MFDA Reasons for Decision

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IN THE MATTER OF A SETTLEMENT HEARING PURSUANT TO SECTION 24.4 OF BY-LAW NO. 1 OF THE MUTUAL FUND DEALERS ASSOCIATION OF CANADA

Re: Jason Andrew Savoy

Heard: November 2, 2017 in Halifax, Nova Scotia

Reasons for Decision: November 2, 2017

Reasons for Decision

Hearing Panel of the Atlantic Regional Council:

  • George W. MacDonald, QC, Chair
  • Ann C. Etter, Industry Representative
  • Joanne Hébert,Industry Representative

Appearances:

  • David Halasz, Counsel for the Mutual Fund Dealers Association of Canada
  • Joseph Burke, Counsel for the Respondent
  • Jason Andrew Savoy, Respondent, In Person
  1. As a result of a Settlement Agreement dated October 24, 2017 (“Settlement Agreement”) between Mutual Fund Dealers Association of Canada (“MFDA”) and Jason Andrew Savoy (“Respondent”), a copy of which is available on the MFDA website and is not set out in detail here, a settlement hearing was conducted on November 2, 2017 in Halifax, Nova Scotia. The Hearing Panel heard oral submissions from Staff of the MFDA (“Staff”), and received written submissions on behalf of Staff dated October 31, 2017. The Hearing Panel also heard oral submissions from the Respondent’s Counsel, who advised the Panel that he and the Respondent agreed with the submissions of Staff and the Terms of Settlement set out therein.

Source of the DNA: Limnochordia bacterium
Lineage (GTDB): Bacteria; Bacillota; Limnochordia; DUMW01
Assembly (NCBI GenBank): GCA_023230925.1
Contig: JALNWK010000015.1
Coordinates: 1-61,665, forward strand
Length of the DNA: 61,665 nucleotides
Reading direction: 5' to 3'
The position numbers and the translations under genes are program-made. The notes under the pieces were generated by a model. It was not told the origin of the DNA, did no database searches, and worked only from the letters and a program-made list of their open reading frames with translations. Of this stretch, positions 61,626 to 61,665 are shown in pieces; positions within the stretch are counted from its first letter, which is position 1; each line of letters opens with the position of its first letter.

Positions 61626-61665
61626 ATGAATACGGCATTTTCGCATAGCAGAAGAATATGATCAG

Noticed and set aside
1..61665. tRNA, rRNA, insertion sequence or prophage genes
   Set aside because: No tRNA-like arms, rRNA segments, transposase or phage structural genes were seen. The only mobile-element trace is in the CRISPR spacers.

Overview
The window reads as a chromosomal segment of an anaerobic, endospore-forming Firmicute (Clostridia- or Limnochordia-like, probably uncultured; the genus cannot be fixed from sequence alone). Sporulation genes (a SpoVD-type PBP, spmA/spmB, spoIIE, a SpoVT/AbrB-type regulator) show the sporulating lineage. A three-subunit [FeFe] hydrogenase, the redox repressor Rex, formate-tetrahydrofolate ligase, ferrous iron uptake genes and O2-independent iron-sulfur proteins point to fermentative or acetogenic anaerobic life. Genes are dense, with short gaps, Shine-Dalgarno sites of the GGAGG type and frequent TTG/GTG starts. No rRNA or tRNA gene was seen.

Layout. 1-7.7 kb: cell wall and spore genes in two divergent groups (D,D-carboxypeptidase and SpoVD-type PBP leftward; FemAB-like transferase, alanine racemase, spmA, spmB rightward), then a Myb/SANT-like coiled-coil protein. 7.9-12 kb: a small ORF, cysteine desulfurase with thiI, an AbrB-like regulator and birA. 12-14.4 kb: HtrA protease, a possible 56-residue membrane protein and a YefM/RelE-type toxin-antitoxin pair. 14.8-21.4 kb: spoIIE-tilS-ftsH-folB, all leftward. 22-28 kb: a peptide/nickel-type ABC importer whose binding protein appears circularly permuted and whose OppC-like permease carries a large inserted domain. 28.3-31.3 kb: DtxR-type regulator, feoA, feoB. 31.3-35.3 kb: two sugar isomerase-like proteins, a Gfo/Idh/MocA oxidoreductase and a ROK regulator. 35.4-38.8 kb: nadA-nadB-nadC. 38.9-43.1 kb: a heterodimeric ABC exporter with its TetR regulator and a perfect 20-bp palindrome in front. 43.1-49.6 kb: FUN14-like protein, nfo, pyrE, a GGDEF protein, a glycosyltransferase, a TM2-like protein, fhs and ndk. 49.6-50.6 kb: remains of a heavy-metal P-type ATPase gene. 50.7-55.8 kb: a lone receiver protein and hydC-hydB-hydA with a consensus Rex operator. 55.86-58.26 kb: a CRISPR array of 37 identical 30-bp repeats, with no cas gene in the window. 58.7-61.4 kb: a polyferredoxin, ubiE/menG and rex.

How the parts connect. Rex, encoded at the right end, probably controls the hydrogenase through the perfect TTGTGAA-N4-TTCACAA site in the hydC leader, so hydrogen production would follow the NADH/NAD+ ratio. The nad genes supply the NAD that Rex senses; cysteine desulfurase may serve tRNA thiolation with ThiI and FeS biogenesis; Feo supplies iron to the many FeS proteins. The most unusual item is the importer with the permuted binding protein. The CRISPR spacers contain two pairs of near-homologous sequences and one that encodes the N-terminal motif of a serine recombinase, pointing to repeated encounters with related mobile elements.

1. The actions of the Respondent alleged by the MFDA and admitted by the Respondent are set out in the Settlement Agreement and are as follows:
    1. Between 1998 and April 2017, the Respondent was registered as a mutual fund salesperson (now a dealing representative) with Investors Group Financial Services Inc. (“Investors Group” or the “Member”), a Member of the MFDA.
    2. Beginning in October 2008, Investors Group designated the Respondent as a branch manager.
    3. In 2015, Investors Group removed the Respondent’s designation as a branch manager as a result of the matters described herein;
    4. At all material times, the Respondent carried on business from a branch located in Halifax, Nova Scotia.